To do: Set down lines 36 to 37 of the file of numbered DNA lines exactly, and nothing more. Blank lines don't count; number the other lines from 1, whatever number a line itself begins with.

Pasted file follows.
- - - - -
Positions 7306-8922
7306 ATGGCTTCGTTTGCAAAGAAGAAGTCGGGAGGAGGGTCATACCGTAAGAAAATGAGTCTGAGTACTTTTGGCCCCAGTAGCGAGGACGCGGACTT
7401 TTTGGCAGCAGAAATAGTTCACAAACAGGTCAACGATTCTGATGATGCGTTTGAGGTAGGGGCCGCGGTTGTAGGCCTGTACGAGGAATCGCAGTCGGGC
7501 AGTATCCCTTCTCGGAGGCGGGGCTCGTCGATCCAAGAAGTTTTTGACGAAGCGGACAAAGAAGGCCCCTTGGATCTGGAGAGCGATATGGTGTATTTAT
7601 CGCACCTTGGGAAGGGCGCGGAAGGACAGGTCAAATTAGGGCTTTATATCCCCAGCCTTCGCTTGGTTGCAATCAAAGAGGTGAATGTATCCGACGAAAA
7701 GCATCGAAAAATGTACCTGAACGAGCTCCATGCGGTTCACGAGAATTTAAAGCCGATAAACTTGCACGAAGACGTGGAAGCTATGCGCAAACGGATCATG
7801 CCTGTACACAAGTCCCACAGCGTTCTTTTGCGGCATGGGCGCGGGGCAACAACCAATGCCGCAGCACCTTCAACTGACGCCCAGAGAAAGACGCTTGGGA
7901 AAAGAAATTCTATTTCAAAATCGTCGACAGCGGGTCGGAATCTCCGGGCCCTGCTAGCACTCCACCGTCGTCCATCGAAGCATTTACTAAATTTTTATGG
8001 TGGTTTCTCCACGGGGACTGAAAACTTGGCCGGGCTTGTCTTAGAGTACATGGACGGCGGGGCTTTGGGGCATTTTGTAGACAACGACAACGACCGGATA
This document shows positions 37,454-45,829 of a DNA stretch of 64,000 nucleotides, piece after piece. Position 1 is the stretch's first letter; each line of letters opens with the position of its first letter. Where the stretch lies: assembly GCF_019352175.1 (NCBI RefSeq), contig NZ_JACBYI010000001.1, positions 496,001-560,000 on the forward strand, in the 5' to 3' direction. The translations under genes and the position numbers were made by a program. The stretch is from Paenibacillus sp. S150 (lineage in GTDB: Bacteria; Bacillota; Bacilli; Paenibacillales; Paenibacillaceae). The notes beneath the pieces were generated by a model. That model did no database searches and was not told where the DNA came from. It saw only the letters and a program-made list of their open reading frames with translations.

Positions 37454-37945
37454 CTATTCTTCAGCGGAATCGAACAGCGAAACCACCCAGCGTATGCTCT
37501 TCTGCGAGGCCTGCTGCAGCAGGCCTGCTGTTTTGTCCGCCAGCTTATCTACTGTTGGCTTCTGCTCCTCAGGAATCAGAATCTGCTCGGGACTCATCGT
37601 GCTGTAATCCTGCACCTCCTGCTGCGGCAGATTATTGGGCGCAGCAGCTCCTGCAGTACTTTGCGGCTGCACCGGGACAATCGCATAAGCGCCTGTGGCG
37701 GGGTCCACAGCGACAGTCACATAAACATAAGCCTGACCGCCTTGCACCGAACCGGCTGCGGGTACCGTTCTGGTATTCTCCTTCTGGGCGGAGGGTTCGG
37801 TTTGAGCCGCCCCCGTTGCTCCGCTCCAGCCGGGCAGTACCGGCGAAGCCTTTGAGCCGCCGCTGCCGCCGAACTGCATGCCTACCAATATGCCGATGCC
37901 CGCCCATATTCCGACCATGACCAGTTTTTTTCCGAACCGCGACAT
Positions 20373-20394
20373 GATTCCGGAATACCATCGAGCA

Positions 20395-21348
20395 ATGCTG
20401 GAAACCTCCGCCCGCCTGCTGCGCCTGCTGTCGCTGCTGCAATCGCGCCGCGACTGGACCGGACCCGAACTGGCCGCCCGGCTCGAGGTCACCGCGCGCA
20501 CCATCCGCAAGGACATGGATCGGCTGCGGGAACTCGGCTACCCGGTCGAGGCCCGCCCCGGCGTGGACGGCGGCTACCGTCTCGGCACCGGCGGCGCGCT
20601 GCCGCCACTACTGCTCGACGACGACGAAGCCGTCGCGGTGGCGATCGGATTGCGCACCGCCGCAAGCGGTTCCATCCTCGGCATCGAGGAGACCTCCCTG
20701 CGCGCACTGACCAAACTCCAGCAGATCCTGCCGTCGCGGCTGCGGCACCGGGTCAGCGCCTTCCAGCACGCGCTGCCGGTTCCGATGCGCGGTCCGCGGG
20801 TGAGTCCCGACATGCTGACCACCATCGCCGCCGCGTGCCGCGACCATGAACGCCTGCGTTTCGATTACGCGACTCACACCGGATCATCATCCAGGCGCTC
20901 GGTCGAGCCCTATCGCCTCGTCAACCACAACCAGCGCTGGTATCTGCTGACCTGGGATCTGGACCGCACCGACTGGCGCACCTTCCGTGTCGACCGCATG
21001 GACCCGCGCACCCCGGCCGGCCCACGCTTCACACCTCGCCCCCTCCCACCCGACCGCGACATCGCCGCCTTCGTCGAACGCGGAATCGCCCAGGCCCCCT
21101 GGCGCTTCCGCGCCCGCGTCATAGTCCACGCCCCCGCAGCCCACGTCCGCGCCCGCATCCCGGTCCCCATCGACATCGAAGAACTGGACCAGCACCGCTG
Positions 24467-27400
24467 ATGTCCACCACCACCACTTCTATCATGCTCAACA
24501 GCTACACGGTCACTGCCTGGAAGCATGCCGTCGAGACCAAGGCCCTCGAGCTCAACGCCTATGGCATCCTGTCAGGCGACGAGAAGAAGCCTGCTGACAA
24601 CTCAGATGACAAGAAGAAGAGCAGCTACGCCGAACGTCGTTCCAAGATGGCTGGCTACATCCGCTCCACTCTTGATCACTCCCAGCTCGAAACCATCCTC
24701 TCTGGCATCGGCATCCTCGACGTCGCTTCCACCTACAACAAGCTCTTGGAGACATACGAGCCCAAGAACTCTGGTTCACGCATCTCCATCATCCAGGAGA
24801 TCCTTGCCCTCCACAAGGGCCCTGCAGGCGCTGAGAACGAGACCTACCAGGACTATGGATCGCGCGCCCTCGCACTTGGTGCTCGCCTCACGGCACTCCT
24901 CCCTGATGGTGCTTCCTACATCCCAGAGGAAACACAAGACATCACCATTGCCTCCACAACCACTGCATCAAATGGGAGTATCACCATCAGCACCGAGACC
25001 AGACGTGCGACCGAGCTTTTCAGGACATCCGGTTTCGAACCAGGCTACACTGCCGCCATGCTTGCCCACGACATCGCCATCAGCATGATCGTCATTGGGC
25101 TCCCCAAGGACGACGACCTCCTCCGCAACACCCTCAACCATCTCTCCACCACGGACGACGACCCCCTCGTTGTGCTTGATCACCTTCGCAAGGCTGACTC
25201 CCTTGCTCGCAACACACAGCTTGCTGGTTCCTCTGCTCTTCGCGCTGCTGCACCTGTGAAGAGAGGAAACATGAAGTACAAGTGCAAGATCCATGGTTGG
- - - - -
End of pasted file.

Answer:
24901 CCCTGATGGTGCTTCCTACATCCCAGAGGAAACACAAGACATCACCATTGCCTCCACAACCACTGCATCAAATGGGAGTATCACCATCAGCACCGAGACC
25001 AGACGTGCGACCGAGCTTTTCAGGACATCCGGTTTCGAACCAGGCTACACTGCCGCCATGCTTGCCCACGACATCGCCATCAGCATGATCGTCATTGGGC